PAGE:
Why green steam is a hot issue for business

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New Belgium beer barrels, Fort Collins siteImage source, New Belgium Brewing
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Cycling in Belgium was the inspiration for New Belgium Brewing

Colorado-based New Belgium Brewing can trace its roots to 1988 and a cycle trip through Belgium.

The experience inspired co-founders Kim Jordan and Jeff Lebesch to bring Belgian brewing techniques back to their home town.

Three years later and the duo were selling Fat Tire, one of their first beers at a local festival, and they now have over a dozen beers in production.

But while they have spent 30 years creating flavours unique to the US market, they have at least one thing in common with all brewers - the use of steam.

Steam is used to sanitise their brewing equipment, as well as being a key part of the brewing process.

Large cone-shaped kettles are used to boil wort - liquid extracted from the initial brewing stage of mashing barley - generating steam.

This boiling process helps to remove flavours the brewer does not want in the beer, before the wort is transferred to vessels to ferment with yeast, resulting in beer.

Some of the steam generated by the kettles is captured by a heat exchanger, which allows the brewer to use this waste heat in the next batch of brewing.

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Most industrial boilers use fossil fuels to make steam

The driving force behind the industrial revolution, steam remains crucial to production processes across multiple industries.

As well as its frequent use in the food and beverage industry, steam is also used for sterilisation by pharmaceutical companies, and for heating a wide range of buildings such as hospitals.

But steam is still primarily generated using boilers run on fossil fuels, giving it a big carbon footprint.

Fossil fuels made up 73% of industrial energy use in the US, external in 2018, with 40% of these fossil fuels used to heat boilers producing steam.

To cut that, one option would be to switch to electric. Assuming the electricity is generated from sustainable sources, then the carbon footprint is slashed.

But using electricity does have downsides.

"The biggest challenge is cost, which is likely to limit the pace of customer adoption," says Maurizio Preziosa, from UK-based engineering firm Spirax Group.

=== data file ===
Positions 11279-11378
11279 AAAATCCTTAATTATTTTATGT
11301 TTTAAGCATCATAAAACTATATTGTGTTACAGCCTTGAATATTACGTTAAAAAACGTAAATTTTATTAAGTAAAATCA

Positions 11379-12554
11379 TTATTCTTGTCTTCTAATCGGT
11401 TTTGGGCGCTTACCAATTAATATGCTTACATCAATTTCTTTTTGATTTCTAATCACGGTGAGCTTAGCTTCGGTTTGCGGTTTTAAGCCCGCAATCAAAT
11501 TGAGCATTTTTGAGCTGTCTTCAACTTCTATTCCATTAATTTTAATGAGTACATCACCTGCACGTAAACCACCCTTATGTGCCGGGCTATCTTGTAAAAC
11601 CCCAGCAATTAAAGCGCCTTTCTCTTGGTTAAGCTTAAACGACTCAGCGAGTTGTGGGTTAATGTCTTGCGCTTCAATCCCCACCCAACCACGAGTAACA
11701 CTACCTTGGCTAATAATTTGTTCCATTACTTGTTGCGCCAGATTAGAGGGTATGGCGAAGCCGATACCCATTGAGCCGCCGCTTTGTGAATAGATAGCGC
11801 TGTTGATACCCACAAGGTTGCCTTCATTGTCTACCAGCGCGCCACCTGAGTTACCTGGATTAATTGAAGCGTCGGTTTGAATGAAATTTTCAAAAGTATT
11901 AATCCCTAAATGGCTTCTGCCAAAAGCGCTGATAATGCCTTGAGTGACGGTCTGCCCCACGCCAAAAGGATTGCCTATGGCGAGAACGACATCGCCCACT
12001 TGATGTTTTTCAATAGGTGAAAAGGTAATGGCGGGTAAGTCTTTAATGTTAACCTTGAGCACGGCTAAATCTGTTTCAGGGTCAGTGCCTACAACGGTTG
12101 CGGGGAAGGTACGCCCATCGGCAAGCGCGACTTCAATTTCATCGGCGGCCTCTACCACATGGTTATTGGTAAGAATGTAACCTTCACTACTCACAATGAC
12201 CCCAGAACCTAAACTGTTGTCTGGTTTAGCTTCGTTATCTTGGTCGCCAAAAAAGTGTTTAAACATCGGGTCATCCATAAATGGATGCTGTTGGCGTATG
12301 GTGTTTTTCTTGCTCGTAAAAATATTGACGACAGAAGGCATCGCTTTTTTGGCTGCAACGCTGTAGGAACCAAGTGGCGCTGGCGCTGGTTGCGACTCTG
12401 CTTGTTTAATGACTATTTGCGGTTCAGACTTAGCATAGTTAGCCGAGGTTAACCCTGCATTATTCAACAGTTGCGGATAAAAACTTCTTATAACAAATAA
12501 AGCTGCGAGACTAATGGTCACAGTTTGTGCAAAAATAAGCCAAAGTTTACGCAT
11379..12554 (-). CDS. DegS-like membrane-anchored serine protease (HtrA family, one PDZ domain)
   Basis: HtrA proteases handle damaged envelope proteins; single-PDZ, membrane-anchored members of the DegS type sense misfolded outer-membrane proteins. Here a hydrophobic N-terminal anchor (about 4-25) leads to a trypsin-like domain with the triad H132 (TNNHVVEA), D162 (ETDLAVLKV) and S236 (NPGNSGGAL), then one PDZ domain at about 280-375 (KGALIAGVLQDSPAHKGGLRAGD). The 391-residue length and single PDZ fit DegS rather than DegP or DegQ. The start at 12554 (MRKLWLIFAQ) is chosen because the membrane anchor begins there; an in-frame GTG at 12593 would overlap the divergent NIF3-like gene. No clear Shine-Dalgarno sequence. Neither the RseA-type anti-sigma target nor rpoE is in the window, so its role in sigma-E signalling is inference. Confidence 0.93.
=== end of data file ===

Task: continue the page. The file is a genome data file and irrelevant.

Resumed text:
While cost might be an issue, the switch is relatively straightforward.

Mr Preziosa says that his firm's technology can usually slot into the existing system.

"Customers can continue to use the rest of their existing steam infrastructure," Mr Preziosa explains.

This has the additional benefit of reducing downtime, a potential obstacle to adoption for companies reliant on tightly calibrated production processes.

Image source, Atmos Zero
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AtmosZero is developing a heat pump system to make steam

US-based AtmosZero has a different approach to creating steam. Their boiler is a heat pump, which extracts heat from the air and turns it into high temperature steam.

It works by circulating liquid refrigerants with low boiling points through a closed loop, capturing warmth from the air.

The slightly warmed refrigerant is compressed, raising it to a temperature high enough to boil water.

A heat exchanger then transfers that heat from the refrigerant, to water to make steam.

The big advantage of this approach is that it cuts operating costs.

The company's chief executive, Addison Stark estimates that their heat pump technology could save companies hundreds of thousands of dollars compared to the options currently available.

"Being a heat pump-based system, we are significantly more efficient than current boilers - we create about two units of heat output for one unit of energy input, dramatically reducing the operating costs," Mr Stark explains.

AtmosZero is still in the early stages, with more development work needed. The goal is to build a manufacturing plant and start delivering boiler systems in early 2026.

Mr Stark is confident the system will work at the scale needed by industry. "We are mass-manufactured and simple to deploy."

Makers of green steam equipment see demand rising in the coming years.

"The expectations of end consumers are shifting," Maurizio Preziosa from Spirax Group explains.

"They want to buy from companies who operate sustainably by reducing their impact on people and planet, and this, along with regulatory pressure, is driving demand from our customers who serve those consumers," he says.

Image source, New Belgium Brewing
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New Belgium plans to test an AtmosZero steam system

Back in Colorado, preparations are under way at New Belgium Brewing where AtmosZero will be swapping out one of the brewery's combustion boilers for their heat pump system.

This is the next step on a journey of sustainability the company has been on since those early days selling their beer at local festivals.

As well as installing solar panels and creating electricity from wastewater, Fat Tire, one of their first beers, became the first certified carbon neutral beer in America in August 2020.

This is part of a wider company ambition to become completely carbon neutral by 2030.

Changing the way they use steam may just be the key step towards this goal.